07:58 am, Friday 29 October, 2010
A blast zone kilometres-wide would be produced by an explosion in Port Adelaide, in which fertiliser weighing up to 160 tonnes are stored, reports reveal.
SafeWork SA released a report stating that stockpiles of ammonium nitrate in a plant might “mass explode” and devastate nearby areas, including a planned residential zone.
It says even a fire at the plant would “produce a large volume of toxic gas” and force a mass evacuation.
According to the State Government, a plan is being worked out to relocate the plant by 2012.
It was revealed that the Environment Protection Authority and SA Health had also raised concerns over environmental, health and explosion risks.
The report by Safe Work SA said the expansion of Dock One – a residential area – would place residents as close as 380m to the stockpiles of the dangerous goods.
“The material has the potential to mass explode in certain circumstances (accidental contamination with other chemicals, in a fire situation, or through malicious action where other energetic materials are used to initiate such an explosion),” the report states.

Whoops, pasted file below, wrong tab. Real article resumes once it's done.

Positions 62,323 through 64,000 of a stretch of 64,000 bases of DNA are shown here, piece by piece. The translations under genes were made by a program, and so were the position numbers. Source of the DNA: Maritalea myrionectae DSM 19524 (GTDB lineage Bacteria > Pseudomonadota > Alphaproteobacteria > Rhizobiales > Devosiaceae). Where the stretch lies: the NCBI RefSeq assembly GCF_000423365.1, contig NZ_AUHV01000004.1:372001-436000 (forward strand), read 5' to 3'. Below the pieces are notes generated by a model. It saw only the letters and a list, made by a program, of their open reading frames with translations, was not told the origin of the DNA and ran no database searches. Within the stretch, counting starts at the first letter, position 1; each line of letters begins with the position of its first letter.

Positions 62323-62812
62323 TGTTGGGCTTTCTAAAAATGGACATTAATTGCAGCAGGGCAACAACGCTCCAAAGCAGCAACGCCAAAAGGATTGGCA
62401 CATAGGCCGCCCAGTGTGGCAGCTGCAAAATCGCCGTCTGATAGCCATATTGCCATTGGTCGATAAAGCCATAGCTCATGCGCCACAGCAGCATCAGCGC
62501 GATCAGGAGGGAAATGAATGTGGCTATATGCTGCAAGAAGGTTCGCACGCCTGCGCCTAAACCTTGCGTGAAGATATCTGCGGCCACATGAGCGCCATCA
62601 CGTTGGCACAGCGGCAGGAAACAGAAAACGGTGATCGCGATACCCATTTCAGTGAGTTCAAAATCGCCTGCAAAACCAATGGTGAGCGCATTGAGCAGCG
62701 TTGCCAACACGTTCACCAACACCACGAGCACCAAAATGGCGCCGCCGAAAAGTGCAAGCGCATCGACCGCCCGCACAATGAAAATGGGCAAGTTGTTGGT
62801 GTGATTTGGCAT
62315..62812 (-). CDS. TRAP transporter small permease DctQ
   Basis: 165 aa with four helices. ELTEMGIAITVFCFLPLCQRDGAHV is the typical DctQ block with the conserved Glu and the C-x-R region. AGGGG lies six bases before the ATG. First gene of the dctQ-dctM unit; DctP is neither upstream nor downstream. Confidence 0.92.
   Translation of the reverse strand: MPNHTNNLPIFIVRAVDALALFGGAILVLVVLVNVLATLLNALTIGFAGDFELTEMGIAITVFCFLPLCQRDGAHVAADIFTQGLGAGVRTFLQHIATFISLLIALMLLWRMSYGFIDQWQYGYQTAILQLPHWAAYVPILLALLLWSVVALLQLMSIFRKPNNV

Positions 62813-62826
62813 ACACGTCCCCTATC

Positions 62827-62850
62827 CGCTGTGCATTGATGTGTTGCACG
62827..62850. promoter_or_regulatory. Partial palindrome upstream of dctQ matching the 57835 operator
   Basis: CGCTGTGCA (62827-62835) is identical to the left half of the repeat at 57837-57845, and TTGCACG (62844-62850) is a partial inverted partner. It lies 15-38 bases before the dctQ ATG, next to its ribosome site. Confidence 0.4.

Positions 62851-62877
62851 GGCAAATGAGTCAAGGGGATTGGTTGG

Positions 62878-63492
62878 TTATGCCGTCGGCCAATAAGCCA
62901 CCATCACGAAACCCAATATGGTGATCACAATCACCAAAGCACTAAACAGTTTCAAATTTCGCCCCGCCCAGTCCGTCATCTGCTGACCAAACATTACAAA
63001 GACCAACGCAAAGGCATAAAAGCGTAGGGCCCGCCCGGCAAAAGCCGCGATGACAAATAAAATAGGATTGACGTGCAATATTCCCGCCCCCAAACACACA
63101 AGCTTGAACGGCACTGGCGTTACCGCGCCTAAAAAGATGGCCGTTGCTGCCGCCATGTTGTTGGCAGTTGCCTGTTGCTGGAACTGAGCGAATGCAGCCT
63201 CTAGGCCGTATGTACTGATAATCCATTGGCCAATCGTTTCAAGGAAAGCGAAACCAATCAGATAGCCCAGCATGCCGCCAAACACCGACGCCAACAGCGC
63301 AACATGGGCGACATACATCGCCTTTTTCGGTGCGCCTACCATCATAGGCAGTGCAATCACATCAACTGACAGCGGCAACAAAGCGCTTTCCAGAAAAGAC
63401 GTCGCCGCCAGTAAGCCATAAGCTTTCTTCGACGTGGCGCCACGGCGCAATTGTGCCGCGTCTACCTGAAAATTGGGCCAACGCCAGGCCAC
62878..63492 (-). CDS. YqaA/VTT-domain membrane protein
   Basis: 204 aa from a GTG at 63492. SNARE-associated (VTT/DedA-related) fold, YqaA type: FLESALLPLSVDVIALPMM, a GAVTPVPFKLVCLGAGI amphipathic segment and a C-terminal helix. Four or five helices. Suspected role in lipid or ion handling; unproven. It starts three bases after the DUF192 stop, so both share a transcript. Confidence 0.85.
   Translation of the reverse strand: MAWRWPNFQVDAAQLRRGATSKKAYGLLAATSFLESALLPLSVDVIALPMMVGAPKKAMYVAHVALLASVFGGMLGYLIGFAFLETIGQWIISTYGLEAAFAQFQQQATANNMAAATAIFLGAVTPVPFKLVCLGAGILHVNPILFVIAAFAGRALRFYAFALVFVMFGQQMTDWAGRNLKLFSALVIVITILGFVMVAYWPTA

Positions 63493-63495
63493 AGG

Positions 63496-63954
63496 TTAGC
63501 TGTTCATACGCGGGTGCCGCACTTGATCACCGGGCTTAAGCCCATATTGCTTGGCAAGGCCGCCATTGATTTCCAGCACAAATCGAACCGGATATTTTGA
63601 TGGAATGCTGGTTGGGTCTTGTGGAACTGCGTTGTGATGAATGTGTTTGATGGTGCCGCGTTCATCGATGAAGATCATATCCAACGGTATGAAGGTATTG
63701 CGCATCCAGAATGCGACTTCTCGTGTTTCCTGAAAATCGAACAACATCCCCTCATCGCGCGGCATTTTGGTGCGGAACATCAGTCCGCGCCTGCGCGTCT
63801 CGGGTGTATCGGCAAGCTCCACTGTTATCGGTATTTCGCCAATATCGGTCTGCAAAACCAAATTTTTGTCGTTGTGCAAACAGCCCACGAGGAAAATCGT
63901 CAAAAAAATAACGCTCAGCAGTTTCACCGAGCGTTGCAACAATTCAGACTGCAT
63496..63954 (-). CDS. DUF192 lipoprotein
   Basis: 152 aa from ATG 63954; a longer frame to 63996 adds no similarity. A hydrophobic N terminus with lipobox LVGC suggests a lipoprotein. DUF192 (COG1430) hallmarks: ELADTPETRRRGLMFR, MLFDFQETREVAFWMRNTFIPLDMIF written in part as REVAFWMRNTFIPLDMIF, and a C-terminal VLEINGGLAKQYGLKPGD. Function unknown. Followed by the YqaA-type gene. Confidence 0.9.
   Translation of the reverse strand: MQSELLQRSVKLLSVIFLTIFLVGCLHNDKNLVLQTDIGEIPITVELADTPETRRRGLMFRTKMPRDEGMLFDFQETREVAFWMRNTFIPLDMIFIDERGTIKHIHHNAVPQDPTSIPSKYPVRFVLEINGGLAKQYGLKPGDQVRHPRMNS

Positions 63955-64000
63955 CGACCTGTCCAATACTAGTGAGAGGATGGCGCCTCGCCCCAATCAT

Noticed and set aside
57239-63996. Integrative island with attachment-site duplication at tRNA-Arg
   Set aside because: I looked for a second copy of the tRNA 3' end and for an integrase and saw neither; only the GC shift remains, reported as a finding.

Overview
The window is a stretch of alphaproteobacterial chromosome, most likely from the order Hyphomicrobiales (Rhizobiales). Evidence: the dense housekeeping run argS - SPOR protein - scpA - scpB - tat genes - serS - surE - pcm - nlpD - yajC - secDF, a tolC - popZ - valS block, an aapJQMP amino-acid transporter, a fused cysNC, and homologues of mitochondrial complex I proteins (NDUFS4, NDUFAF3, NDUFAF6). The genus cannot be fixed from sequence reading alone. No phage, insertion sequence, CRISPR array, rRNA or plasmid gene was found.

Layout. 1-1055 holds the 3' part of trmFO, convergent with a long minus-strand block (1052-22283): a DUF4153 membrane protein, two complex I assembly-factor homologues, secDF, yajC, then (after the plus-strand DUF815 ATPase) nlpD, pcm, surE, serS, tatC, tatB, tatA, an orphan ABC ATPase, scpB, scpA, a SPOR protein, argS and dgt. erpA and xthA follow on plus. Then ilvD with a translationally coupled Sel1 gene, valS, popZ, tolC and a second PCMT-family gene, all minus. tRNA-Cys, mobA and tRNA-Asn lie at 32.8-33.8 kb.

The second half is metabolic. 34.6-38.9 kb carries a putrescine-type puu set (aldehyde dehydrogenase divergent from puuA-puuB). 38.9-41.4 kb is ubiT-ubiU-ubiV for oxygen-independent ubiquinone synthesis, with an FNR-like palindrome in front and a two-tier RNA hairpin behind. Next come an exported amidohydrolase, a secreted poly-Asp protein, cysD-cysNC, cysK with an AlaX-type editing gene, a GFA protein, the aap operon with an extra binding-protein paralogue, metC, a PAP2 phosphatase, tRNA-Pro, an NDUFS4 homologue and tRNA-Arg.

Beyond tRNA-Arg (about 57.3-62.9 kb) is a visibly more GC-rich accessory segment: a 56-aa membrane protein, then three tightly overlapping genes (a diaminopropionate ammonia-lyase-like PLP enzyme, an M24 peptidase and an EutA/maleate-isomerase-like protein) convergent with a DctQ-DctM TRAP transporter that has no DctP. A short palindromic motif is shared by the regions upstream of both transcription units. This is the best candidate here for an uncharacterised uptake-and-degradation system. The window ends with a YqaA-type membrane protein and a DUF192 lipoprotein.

“Although the company has developed a safety and security management plan for factory activities, such an explosion still has the possibility of occurring.”
Professor Stephen Lincoln of University of Adelaide’s chemistry department confirmed a gigantic blast would result if the stockpiles are ignited.
“If all of that exploded, the consequences would be devastating. You would have huge damage for a radius of at least a couple of kilometres around,” he said.
However, he explained that detonation of ammonium nitrate does not take place easily, and “there would have to be either gross negligence or an act of terrorism.”
Minister Paul Holloway of Urban Development and Planning said the company running the plant had been operating without incident for many years.
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